Market Action Feels Like 2001

Midway through the 8th day trading day of October, we have our 7th down day of the quarter. This market feels a lot like the painful one we experienced in late 2001. The culmination of the Nasdaq bubble bursting, the outbreak of SARS, and the 9/11 terrorist attacks led to an environment that felt as though it would go down every day and never end.

Today we have a similar scenario. Stock prices are indicating that 1) gasoline prices will remain at $3 per gallon even as refineries come back online in the coming weeks and months, 2) natural gas prices will remain high even after the winter season passes, 3) consumer spending will be poor during the holiday season and every season thereafter, and 4) the Fed will continue to raise interest rates forever. Add to it that we are in the historically poor performing month of October, and it feels like no end is in sight.

Like in 2001, today I wish I was a trader in these environments, not a long-term investor. As a trader you can just go with the trend and short this market. As a long-term value investor you need to buy stocks as they fall, knowing full well they will most likely fall further before they rebound.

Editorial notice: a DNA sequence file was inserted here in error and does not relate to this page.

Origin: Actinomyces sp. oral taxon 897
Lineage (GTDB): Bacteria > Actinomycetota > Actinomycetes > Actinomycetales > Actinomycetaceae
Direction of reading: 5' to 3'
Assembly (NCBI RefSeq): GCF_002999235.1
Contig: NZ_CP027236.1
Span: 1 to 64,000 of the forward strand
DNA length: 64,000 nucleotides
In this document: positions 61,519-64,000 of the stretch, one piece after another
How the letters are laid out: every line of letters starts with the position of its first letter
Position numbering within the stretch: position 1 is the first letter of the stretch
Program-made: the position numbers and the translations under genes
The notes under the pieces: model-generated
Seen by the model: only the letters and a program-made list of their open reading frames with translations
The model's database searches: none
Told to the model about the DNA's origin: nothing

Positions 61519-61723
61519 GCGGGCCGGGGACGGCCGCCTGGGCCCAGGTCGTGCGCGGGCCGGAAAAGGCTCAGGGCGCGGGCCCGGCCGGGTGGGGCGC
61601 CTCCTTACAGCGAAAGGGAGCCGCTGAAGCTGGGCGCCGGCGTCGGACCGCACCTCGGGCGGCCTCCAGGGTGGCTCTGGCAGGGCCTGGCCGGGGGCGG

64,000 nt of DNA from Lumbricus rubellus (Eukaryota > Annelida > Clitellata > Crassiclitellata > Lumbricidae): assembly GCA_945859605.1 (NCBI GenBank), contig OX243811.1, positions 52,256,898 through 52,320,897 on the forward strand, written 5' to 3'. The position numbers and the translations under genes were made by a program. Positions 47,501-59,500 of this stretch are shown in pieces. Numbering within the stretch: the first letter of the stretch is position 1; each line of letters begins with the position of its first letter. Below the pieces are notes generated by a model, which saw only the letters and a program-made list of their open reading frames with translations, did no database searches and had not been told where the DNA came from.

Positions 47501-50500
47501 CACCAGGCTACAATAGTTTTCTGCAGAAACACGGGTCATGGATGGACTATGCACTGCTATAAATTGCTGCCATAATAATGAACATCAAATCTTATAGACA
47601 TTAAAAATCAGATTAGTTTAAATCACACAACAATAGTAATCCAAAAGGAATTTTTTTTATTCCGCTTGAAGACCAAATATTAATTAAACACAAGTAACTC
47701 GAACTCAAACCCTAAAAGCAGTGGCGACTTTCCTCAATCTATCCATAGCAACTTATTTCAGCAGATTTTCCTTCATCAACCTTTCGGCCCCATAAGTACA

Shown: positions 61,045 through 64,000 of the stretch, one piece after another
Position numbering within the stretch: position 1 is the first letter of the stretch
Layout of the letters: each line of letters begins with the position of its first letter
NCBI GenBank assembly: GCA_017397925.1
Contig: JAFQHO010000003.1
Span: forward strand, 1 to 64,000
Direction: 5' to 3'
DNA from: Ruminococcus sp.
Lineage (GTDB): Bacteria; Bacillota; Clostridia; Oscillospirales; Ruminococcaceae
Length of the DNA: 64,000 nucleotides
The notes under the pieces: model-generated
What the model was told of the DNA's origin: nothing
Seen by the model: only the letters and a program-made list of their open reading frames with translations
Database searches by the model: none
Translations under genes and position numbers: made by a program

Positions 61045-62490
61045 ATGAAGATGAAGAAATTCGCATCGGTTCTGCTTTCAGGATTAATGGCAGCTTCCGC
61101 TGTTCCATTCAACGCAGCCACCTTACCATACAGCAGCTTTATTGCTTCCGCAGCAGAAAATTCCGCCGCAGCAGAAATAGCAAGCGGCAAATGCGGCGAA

However, I know that as a short-term trader I would not have been able to profit handsomely from some very contrarian bets. Shares of Royal Caribbean (RCL) fell from $30 to $8 in 2001 after leisure travel was halted in the United States. Four years later the stock closed 2004 at $54 per share, for a gain of 575 percent.

In the end, sacrificing the short-term for the good of the long-term can yield outstanding rewards. The key is stick to your convictions when it hurts the most. “No pain, no gain” rings true in the stock market as well.